4 Hidden Bottlenecks in Your Practice: How to Banish Them

Leigh Page

Disclosures

July 17, 2018

In This Article

Front Desk Staff Gets Overwhelmed With Tasks

3. Patients Backed Up at the Front Desk

The bottleneck: Receptionists are too busy with other chores to greet patients when they arrive and get their registration started.

Solutions

Don't make receptionists answer the phones. When receptionists are assigned to answering the phone, they continually have to decide between the phone and the arriving patient standing before them.

Morgan says that one person can do both jobs in a solo practice, but not in practices of any larger size. "Staff are expected to multitask, but it usually means they don't do any of their tasks well," she says. "Incoming calls divert staff from signing in patients."

"Assign a different person for each job, and then cross-train them so that they can help each other out in high-volume periods," Morgan says.

Simplify patient questionnaires. Brown says patients are often required to fill out the same information again and again. This can lengthen the form-filling process as well as annoy your patients. Review your forms to see whether you've captured key information in a different form.

Use a patient portal. Having a portal on your website where patients can fill out forms also helps. "The benefit of having this information in electronic form is that you can add it directly to the chart," Brown says.

Have patients provide information in advance. Patients can download the registration questionnaire from the practice's website and fill it out before they come in for an appointment. However, Morgan says patients usually have to be reminded to do this.

Early check-in is especially useful for insurance information, Girgis says. "If staff can call the patient and get the insurance information, it can be verified by the time they come in," she says.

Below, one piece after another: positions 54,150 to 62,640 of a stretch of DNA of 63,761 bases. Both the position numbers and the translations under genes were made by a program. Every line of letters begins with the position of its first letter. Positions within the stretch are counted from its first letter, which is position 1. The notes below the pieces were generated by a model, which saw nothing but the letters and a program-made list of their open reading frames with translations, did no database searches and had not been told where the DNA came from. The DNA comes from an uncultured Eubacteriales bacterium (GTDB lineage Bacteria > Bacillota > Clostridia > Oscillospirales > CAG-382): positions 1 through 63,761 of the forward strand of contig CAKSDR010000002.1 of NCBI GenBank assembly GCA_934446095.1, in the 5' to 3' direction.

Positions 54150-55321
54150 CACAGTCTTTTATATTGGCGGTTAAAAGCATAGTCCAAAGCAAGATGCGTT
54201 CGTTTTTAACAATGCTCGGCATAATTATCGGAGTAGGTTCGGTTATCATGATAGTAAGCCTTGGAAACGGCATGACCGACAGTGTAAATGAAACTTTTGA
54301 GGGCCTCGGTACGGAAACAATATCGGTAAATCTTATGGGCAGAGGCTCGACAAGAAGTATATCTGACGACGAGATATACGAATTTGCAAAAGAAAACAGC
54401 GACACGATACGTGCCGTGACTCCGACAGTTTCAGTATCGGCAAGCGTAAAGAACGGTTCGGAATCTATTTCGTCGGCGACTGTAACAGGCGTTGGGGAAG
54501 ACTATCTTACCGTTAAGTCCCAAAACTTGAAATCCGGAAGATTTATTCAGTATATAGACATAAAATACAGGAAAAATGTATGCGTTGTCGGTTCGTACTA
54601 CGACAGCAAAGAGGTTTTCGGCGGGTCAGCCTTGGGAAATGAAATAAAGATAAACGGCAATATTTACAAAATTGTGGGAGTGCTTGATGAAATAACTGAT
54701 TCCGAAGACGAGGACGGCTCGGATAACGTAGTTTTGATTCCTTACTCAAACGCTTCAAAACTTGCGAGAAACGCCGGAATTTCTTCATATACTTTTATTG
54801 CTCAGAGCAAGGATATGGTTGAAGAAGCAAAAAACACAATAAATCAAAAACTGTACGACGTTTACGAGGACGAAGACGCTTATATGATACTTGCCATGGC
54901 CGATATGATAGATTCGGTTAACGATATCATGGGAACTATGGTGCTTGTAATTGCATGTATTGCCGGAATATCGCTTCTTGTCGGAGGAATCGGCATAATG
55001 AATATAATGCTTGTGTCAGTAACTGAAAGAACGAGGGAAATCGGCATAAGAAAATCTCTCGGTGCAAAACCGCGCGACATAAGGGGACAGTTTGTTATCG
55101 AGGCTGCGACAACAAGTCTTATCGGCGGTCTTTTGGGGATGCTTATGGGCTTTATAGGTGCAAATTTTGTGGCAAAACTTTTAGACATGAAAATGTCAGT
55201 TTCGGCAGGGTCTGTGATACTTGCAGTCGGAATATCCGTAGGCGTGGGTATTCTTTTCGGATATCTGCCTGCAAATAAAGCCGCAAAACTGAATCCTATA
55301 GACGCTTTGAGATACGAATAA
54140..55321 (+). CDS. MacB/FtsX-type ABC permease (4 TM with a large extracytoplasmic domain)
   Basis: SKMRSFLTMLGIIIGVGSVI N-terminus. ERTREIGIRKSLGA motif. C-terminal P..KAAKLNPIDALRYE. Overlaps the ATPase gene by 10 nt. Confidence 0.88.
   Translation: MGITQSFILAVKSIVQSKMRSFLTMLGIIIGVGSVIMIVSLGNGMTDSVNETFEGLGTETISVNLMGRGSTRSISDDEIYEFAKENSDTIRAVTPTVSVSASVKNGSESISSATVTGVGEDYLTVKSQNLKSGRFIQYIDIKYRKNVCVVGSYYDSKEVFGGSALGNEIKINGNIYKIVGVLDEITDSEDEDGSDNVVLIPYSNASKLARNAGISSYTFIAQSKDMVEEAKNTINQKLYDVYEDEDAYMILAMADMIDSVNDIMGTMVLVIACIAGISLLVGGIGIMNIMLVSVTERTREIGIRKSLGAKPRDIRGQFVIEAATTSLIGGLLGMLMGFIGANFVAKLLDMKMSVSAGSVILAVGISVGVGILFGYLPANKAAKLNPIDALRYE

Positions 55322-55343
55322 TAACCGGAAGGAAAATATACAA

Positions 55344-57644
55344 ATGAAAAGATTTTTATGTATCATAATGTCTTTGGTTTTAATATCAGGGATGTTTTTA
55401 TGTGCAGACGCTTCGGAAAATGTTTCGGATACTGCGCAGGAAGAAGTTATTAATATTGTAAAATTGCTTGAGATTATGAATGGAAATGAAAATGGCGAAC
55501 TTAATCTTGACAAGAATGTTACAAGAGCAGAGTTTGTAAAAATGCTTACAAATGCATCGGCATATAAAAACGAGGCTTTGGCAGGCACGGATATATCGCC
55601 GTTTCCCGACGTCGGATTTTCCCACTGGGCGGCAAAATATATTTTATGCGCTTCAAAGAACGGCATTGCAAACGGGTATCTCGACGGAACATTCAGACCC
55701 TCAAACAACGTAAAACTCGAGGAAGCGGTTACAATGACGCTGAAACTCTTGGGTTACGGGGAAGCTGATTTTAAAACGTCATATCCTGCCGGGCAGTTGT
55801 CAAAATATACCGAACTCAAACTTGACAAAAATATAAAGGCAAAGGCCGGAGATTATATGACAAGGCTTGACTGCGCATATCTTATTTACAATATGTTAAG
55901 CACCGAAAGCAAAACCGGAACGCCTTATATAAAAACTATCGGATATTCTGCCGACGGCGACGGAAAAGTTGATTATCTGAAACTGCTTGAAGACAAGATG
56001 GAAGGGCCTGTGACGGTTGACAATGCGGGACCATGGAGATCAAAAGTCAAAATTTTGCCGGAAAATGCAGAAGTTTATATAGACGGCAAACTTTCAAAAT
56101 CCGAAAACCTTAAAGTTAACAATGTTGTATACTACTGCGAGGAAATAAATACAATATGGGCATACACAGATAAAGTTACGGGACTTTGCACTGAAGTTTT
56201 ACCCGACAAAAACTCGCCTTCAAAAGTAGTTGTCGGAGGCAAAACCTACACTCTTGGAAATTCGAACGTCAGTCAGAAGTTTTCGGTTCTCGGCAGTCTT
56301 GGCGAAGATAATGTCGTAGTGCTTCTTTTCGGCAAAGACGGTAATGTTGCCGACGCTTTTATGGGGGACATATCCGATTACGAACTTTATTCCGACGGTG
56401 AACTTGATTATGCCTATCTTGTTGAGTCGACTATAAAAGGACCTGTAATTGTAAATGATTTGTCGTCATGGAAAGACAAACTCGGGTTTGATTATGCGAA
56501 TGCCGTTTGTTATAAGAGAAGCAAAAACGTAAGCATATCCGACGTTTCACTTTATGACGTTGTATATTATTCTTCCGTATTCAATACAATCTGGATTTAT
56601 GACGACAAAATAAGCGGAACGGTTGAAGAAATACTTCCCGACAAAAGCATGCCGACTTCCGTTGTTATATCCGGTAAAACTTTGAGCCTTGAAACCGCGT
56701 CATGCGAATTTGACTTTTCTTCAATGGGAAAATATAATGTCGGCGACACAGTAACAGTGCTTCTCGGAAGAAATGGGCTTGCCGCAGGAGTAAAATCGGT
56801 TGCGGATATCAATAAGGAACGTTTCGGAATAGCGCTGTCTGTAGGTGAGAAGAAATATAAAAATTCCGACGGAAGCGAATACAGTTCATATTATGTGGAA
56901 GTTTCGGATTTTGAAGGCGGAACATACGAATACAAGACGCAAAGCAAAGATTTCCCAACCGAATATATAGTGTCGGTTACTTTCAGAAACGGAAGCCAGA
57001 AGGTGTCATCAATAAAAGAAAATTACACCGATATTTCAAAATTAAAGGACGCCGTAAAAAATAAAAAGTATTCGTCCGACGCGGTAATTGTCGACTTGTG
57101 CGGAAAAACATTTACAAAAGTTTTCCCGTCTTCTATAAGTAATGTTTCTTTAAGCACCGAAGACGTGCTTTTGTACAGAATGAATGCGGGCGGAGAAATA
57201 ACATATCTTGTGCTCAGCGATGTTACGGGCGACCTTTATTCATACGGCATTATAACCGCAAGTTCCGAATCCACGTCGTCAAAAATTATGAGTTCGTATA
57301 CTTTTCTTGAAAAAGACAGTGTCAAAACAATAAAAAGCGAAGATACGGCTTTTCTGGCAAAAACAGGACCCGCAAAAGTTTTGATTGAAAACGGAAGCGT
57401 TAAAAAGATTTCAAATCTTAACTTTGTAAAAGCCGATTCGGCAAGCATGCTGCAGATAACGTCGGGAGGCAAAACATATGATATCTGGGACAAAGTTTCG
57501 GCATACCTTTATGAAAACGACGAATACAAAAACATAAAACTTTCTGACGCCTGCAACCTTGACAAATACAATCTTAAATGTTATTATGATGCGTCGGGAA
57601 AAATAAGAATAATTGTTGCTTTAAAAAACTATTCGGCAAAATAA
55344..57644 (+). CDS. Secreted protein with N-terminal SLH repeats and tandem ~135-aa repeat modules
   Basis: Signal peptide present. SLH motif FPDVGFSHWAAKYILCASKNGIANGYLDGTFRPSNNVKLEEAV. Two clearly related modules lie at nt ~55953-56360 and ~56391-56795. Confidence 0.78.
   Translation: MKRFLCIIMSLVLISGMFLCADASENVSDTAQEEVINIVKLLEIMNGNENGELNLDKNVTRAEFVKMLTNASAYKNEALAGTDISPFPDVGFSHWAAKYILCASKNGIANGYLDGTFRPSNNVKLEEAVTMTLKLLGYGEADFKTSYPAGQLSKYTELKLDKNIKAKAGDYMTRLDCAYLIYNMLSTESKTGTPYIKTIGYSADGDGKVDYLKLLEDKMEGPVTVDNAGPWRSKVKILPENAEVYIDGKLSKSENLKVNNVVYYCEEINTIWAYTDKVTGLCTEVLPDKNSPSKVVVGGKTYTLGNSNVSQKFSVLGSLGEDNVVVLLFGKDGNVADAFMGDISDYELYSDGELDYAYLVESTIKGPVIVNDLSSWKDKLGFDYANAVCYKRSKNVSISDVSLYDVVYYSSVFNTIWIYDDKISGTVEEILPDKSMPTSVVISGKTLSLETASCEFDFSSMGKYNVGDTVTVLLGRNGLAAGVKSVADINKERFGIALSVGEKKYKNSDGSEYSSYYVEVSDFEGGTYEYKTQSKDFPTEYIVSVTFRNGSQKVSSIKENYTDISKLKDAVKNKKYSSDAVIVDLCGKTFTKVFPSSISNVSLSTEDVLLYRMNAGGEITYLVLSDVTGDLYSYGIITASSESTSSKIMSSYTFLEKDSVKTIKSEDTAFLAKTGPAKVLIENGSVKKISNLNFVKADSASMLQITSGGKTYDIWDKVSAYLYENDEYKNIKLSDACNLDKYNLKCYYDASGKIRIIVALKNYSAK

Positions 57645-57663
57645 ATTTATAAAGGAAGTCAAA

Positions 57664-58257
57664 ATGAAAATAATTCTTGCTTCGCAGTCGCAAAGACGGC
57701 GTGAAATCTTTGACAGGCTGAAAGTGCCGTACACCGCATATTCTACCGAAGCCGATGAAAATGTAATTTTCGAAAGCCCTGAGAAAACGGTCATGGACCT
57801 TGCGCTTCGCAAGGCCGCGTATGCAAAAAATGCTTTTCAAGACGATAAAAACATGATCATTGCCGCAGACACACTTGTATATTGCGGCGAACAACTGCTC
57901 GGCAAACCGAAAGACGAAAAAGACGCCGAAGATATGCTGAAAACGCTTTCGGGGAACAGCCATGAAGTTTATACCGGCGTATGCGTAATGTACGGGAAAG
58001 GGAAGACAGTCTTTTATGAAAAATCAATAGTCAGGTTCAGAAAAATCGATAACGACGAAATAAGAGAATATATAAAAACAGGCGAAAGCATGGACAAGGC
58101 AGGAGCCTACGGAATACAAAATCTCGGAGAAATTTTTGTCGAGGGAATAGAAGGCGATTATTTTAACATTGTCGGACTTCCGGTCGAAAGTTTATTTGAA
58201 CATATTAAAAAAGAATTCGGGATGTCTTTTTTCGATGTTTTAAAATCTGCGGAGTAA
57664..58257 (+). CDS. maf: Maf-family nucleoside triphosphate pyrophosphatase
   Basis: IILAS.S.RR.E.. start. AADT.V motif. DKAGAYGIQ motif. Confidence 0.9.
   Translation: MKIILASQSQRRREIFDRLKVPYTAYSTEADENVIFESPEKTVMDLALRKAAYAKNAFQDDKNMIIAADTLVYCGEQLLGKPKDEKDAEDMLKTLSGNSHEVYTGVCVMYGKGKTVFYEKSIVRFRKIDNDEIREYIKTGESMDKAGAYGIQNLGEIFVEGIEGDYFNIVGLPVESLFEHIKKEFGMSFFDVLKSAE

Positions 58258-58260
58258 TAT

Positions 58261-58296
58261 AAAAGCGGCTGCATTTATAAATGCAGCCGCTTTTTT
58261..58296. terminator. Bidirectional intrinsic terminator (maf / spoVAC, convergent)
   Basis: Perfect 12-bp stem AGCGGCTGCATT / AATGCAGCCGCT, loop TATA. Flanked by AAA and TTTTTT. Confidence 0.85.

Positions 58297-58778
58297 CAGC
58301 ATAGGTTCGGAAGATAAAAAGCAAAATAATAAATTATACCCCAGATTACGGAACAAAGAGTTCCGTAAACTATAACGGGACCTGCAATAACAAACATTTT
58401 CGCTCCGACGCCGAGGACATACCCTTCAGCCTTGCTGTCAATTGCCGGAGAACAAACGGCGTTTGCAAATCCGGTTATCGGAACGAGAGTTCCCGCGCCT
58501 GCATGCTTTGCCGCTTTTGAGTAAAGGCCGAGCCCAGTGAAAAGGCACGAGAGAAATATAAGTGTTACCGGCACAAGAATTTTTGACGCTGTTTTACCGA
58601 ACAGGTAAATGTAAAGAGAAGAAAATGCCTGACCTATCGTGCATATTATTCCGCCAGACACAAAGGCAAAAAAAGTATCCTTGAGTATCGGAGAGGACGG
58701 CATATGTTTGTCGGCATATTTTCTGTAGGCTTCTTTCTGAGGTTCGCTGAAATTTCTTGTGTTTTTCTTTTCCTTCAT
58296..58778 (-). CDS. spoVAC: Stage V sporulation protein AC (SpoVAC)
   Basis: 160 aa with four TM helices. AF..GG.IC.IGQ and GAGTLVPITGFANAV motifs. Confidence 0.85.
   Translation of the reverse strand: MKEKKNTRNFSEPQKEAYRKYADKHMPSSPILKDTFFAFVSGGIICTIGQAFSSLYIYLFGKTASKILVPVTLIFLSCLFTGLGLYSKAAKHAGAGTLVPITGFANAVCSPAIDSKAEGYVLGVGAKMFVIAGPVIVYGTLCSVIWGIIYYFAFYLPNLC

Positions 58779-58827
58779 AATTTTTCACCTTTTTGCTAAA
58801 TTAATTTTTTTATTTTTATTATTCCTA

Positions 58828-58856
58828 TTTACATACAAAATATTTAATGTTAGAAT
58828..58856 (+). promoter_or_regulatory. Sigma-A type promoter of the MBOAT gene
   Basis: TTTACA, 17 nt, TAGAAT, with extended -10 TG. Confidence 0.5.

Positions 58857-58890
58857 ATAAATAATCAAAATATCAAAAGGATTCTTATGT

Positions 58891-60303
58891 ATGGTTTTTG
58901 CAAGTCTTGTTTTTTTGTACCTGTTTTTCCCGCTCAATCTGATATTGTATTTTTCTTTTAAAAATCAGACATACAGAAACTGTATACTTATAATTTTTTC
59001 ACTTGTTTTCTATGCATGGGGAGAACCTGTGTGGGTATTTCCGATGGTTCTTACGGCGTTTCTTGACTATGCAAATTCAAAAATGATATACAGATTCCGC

Provide a tablet for patients to register while in your waiting room. Having patients use an electronic tablet to fill out their information eliminates the problem of poor handwriting, Morgan says. The tablet may also speed up the process.

Morgan says patients can use the tablet to make their copayment and even set up payment plans, and it ensures more privacy than having to talk about payment issues with the receptionist.

Help patients fill out paperwork. Patients who are impaired, have low literacy, or don't speak English well may need help filling out their forms.

"In my practice, we have a lot of immigrants," Girgis says. "The staff sits down with them and helps them to fill out the forms that our office uses."

This may mean pulling staff from other duties—or, in a larger practice, assigning staff to do this work. These staffers may be bilingual or trained to deal with specific paperwork, such as Medicaid or workers' compensation forms.

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